[Dixielandjazz] Benny Watters

Marek Boym marekboym at gmail.com
Mon Oct 11 14:57:43 PDT 2010

Because Watters had lived and played in France for many years, he was
virtually unknown.  I remember a Memphis Slim record with Benny
Watters, and everybody at first thought it was Benny Carter, and then
- very disappointed!
I was only much later that I discovered Watters - in Nice in either
1976 or 1977!  There was that little black saxophonist with sort of
pointed head that gave him a gnomic look (he only started wearing a
hat later), playing his ass off and competing with such as Buddy Tate,
Illinois Jacquet and Eddie "Lockjaw" Davis!
I brought the Watters gospel back to my friends here (one, Sylvain,
unfortunately now afflicted with multiple sclerosis, knew him, but
Sylvain came to Israel from Paris).

On 11 October 2010 17:08, Ken Mathieson <ken at kenmath.free-online.co.uk> wrote:
> Hi Steve et al,
> The Article posted by Steve about the Lincoln Centre Orchestra's visit to Cuba and, particularly, the comments about a bridge between jazz music and Cuban music being formed by Dizzy and Chano Pozo in the 1940s started some bells ringing.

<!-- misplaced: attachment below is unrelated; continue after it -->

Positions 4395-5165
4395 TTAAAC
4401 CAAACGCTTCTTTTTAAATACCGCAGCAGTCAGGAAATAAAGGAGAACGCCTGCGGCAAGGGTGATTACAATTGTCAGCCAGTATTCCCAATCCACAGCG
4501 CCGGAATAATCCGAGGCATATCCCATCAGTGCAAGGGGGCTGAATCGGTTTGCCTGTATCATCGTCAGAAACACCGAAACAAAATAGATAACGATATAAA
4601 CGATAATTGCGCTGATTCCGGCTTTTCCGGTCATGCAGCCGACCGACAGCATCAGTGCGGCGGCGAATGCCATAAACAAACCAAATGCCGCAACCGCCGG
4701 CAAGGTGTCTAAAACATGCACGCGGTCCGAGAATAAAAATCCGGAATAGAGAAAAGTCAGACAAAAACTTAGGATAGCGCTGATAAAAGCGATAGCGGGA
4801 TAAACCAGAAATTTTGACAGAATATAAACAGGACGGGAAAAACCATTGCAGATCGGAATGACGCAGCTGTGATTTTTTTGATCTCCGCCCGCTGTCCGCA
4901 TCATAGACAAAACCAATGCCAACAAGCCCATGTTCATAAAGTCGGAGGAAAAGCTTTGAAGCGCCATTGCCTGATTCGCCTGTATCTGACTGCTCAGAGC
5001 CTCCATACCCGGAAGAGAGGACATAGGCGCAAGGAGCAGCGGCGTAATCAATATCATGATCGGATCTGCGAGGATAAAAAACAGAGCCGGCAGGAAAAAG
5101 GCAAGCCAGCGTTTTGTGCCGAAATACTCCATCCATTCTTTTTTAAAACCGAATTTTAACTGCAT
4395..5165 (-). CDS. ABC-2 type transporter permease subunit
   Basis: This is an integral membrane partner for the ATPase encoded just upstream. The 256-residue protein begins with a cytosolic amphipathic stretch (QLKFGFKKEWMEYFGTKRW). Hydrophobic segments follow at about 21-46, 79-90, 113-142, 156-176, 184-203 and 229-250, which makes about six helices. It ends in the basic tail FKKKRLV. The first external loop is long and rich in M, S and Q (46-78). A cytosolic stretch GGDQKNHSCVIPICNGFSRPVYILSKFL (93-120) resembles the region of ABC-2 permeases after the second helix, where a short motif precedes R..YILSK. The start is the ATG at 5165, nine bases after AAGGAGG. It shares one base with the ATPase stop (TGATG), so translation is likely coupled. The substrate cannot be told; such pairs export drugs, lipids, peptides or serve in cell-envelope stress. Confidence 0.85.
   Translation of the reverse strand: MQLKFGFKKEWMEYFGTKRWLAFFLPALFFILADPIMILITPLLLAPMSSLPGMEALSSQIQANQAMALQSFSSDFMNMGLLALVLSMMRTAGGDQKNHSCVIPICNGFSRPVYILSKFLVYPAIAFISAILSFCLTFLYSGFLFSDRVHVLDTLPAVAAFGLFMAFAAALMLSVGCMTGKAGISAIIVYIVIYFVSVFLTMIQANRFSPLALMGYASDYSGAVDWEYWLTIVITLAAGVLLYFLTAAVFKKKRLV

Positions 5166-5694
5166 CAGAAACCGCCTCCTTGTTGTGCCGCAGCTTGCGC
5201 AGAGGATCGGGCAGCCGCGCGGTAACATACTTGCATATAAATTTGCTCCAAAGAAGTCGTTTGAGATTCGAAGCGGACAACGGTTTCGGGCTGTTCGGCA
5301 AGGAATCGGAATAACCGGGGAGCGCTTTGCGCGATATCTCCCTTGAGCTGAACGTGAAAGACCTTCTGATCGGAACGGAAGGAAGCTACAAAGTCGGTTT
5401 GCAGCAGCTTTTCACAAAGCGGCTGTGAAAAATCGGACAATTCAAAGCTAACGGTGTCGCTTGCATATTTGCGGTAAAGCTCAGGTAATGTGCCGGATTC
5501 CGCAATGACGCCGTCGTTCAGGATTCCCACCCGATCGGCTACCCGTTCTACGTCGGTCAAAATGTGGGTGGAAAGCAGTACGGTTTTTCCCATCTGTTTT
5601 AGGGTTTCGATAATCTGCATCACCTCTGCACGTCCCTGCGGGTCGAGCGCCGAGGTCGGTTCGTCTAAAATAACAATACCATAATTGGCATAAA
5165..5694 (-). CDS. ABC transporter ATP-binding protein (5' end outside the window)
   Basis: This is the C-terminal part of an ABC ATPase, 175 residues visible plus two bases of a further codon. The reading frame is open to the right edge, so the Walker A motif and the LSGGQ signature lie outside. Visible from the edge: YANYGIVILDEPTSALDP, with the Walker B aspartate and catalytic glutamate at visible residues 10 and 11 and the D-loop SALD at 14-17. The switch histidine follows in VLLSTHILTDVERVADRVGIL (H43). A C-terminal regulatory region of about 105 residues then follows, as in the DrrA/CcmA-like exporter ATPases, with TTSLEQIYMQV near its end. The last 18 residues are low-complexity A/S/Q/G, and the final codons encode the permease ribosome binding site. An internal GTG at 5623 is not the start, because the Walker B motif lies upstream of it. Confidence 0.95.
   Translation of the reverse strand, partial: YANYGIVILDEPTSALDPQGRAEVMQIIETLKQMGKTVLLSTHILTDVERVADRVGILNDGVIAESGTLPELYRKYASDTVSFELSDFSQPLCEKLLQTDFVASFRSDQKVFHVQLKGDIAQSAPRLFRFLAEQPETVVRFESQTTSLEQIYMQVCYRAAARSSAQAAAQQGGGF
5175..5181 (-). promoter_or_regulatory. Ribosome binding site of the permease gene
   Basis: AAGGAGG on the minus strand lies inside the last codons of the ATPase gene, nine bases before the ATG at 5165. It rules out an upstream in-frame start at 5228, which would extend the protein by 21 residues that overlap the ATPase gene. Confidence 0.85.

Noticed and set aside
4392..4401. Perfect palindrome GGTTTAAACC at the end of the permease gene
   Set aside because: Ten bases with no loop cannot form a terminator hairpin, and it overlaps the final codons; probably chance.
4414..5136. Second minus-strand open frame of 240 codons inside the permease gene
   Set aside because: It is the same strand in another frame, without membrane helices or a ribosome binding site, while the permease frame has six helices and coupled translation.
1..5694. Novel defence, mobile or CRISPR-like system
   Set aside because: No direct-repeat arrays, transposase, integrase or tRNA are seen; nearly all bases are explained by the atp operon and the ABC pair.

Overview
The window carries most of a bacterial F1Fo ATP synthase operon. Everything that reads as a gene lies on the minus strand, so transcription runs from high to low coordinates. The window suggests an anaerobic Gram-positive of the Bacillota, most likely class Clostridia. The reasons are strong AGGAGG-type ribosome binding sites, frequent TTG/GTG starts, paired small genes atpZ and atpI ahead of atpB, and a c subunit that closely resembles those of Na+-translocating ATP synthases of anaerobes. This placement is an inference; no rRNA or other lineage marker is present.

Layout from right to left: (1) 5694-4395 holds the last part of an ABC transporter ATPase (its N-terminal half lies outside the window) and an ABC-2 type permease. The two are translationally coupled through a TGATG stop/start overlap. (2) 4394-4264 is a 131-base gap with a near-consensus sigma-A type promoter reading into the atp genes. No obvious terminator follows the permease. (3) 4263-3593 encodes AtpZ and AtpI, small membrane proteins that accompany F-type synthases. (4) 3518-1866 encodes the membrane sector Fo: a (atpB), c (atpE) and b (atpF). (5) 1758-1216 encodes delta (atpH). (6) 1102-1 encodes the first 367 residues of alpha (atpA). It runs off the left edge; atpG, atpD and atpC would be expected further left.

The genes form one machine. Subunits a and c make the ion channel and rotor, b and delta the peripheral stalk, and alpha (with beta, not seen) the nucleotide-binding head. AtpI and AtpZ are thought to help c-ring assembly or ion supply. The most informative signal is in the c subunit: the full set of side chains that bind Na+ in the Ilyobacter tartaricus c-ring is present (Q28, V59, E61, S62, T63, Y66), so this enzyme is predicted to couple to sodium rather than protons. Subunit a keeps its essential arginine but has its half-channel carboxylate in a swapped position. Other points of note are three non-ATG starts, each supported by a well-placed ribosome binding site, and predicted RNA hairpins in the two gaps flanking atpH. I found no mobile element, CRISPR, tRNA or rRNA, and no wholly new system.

> I used to work occasionally with Benny Watters when he visited Scotland in the 1970s and 80s and more frequently with a fine Scottish bassist and guitarist, Francis Cowan. Both are sadly no longer with us (Benny had a good long innings, but Francis's was sadly cut short in a traffic accident by a truck driver who fell asleep at the wheel), but I recall Francis recounting a conversation he had with Benny.
> He had asked what was hot in NYC when Benny first arrived from the Boston area - what did Benny go to hear once work was over - expecting to be regaled with tales of epic cutting contests in Harlem. Instead Benny said "we all went over to Spanish Harlem to hear the Puerto Rican bands. They were playing something very different." When Francis asked in what way was it different, Benny replied that it was way ahead of what was being played in New York dance halls and that the trumpet players played a way out style "like Dizzy Gillespie." When asked when this was, Benny said "around 1925."
> It might be anecdotal evidence, but it suggests that the bridge had been around a while before Dizzy and Chano got together. That could be an interesting research project: the story of Puerto Rican music in NYC and its impact on jazz.
> Regards,
> Ken Mathieson
> www.classicjazzorchestra.org.uk
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